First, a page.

Those bills were: S. 141: A bill to make supplemental ...; S. 391: A bill to amend the ...

Compare to all Senate Cmte. Chairs/RkMembs (20th percentile); Senate Democrats (15th percentile); Serving 10+ Years (18th percentile); All Senators (21st percentile).

Companion bills are those that are identified as “identical” by Congress’s Congressional Research Service.


 

Joined bipartisan bills the 12th most often compared to Senate Democrats

In this era of partisanship, it is encouraging to see Members of Congress working across the aisle. Of the 102 bills that Baucus cosponsored, 25% were introduced by a legislator who was not a Democrat. View Cosponsored Bills »

Compare to all Senate Cmte. Chairs/RkMembs (45th percentile); Senate Democrats (77th percentile); Serving 10+ Years (45th percentile); All Senators (45th percentile).

Only Democratic and Republican Members of Congress who cosponsored more than 10 bills and resolutions are included in this statistic.


 

Ranked the 16th top leader compared to All Senators

Our unique leadership analysis looks at who is cosponsoring whose bills. A higher score shows a greater ability to get cosponsors on bills.

For more, see our methodology. Note that because on this page only legislative activity in 2013 is considered, the leadership score here may differ from Baucus’s score elsewhere on GovTrack.

Compare to all Senate Cmte. Chairs/RkMembs (76th percentile); Senate Democrats (70th percentile); Serving 10+ Years (73rd percentile); All Senators (84th percentile).


 

Got their bills out of committee the 15th most often compared to All Senators (tied with 2 others)

Most bills and resolutions languish in committee without any action. Baucus introduced 6 bills in 2013 that got past committee and to the floor for consideration.

Those bills were: S. 255: North Fork Watershed Protection Act ...; S. 364: Rocky Mountain Front Heritage Act ...; S. 715: Authorized Rural Water Projects Completion ...; S. 1169: Limestone Hills Training Area Withdrawal ...; S. 1870: Supporting At-Risk Children Act; S. 1871: SGR Repeal and Medicare Beneficiary ...

Compare to all Senate Cmte. Chairs/RkMembs (73rd percentile); Senate Democrats (75th percentile); Serving 10+ Years (77th percentile); All Senators (83rd percentile).


 

Got the 25th most cosponsors on their bills compared to All Senators

Baucus’s bills and resolutions had 195 cosponsors in 2013. Securing cosponsors is an important part of getting support for a bill, although having more cosponsors does not always mean a bill will get a vote. View Bills »

Compare to all Senate Cmte. Chairs/RkMembs (71st percentile); Senate Democrats (57th percentile); Serving 10+ Years (66th percentile); All Senators (75th percentile).


 

Laws Enacted

Baucus introduced 0 bills that became law in 2013. Keep in mind that it takes a law to repeal a law. Very few bills ever become law.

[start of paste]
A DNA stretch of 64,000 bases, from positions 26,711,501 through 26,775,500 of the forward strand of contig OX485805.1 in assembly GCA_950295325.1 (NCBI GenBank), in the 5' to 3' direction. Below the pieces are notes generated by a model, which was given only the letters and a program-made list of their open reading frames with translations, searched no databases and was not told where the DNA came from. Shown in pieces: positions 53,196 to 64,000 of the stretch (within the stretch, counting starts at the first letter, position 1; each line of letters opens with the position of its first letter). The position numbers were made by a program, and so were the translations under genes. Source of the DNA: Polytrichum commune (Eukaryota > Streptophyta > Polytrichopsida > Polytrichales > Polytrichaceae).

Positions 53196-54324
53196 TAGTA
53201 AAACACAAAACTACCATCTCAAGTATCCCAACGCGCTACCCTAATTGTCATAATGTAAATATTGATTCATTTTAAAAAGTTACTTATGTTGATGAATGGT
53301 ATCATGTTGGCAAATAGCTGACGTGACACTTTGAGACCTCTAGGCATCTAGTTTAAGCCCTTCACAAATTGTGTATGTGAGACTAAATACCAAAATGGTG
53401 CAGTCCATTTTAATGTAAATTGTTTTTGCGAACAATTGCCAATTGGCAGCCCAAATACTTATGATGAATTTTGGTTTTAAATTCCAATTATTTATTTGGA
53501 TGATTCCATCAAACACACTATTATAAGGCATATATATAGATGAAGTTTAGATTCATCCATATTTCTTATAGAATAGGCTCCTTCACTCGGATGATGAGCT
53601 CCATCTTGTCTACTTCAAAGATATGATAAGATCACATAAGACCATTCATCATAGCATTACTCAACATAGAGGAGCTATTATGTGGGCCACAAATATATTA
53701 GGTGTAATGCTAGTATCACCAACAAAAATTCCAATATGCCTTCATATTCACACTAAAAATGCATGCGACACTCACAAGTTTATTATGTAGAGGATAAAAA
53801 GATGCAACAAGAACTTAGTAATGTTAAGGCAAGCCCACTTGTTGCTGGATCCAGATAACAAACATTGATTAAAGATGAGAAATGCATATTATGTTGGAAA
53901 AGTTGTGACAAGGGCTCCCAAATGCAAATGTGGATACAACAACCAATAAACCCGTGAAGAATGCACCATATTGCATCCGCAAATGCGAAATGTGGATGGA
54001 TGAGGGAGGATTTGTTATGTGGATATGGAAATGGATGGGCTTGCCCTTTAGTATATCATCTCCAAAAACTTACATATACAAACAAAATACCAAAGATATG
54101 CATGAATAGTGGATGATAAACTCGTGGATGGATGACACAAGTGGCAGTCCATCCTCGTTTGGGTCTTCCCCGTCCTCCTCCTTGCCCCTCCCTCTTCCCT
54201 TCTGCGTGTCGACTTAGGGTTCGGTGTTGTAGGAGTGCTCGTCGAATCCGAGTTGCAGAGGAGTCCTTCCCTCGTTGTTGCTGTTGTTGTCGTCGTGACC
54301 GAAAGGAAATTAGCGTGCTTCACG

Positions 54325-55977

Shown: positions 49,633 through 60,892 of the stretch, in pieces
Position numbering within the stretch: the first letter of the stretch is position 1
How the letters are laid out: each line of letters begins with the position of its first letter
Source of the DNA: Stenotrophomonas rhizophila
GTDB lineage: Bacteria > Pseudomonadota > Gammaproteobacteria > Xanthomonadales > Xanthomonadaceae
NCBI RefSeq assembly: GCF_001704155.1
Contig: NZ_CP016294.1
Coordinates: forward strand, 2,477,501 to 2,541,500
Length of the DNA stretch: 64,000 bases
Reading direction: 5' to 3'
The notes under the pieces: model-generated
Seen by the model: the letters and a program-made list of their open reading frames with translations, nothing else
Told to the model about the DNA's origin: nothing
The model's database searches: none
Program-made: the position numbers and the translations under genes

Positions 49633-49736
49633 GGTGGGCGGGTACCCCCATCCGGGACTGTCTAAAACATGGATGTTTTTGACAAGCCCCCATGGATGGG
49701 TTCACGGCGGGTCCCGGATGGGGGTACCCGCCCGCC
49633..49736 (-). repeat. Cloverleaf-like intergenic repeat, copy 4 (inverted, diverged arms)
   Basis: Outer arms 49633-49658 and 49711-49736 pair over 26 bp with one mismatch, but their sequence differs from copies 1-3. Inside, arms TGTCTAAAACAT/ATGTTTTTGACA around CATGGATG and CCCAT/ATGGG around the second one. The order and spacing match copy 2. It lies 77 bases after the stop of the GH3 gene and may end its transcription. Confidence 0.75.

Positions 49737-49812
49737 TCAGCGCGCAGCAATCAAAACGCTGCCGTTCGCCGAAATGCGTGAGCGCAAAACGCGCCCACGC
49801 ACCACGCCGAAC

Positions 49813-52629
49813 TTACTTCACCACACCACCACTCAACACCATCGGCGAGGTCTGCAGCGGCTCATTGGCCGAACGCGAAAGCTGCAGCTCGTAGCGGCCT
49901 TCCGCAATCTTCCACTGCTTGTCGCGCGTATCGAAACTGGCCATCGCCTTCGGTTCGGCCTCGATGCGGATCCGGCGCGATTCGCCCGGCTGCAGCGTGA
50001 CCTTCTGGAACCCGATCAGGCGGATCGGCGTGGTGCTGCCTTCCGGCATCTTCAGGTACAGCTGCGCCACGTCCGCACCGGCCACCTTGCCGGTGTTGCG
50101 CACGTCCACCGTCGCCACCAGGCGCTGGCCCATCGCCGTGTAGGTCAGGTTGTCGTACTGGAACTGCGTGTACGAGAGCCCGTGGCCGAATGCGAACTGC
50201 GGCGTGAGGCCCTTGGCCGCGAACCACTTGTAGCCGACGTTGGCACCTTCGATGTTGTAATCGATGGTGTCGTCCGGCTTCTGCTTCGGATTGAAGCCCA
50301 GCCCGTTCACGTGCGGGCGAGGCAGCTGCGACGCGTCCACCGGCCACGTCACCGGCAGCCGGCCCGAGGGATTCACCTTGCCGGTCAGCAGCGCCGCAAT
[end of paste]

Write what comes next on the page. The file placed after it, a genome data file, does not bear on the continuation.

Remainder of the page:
Compare to all Senate Cmte. Chairs/RkMembs (0th percentile); Senate Democrats (0th percentile); Serving 10+ Years (0th percentile); All Senators (0th percentile).

We only count enacted bills (and joint resolutions) that the legislator was the primary sponsor of. While a legislator may lay claim to authoring other bills that became law, such as through companion bills or incorporation into larger bills, these cases are difficult for us to track quantitatively.


 

Bills Introduced

Baucus introduced 26 bills and resolutions in 2013. View Bills »

Compare to all Senate Cmte. Chairs/RkMembs (59th percentile); Senate Democrats (45th percentile); Serving 10+ Years (57th percentile); All Senators (65th percentile).


 

Missed Votes

Baucus missed 0.7% of votes (2 of 291 votes) in 2013. View Baucus’s Profile »

Compare to all Senate Cmte. Chairs/RkMembs (29th percentile); Serving 10+ Years (30th percentile); All Senators (30th percentile).


Additional Notes

The Speaker’s Votes: Missed votes are not computed for the Speaker of the House. According to current House rules, the Speaker of the House is not required to vote in “ordinary legislative proceedings.” In practice this means the Speaker of the House rarely votes but is not considered absent.

Leadership/Ideology: The leadership and ideology scores are not displayed for Members of Congress who introduced fewer than 10 bills, or, for ideology, for Members of Congress that have a low leadership score, as there is usually not enough data in these cases to compute reliable leadership and ideology statistics.

Missing Bills: We exclude bills from some statistics where the sponsor’s original intent is not in the final bill because the bill’s text was replaced in whole with unrelated provisions (i.e. it became a vehicle for passage of unrelated provisions).

Ranking Members (RkMembs): The chair of a committee is always selected from the political party that holds the most seats in the chamber, called the “majority party”. The “ranking member” (sometimes “RkMembs”) is the title given to the senior-most member of the committee not in the majority party.

Freshmen/Sophomores: Freshmen and sophomores are Members of Congress whose first term (in the same chamber at the end of 2013) was the 113th Congress (freshmen) or 112th (sophomores). Members of Congress who took office within the last few months of a Congress are considered freshmen in the next Congress as well.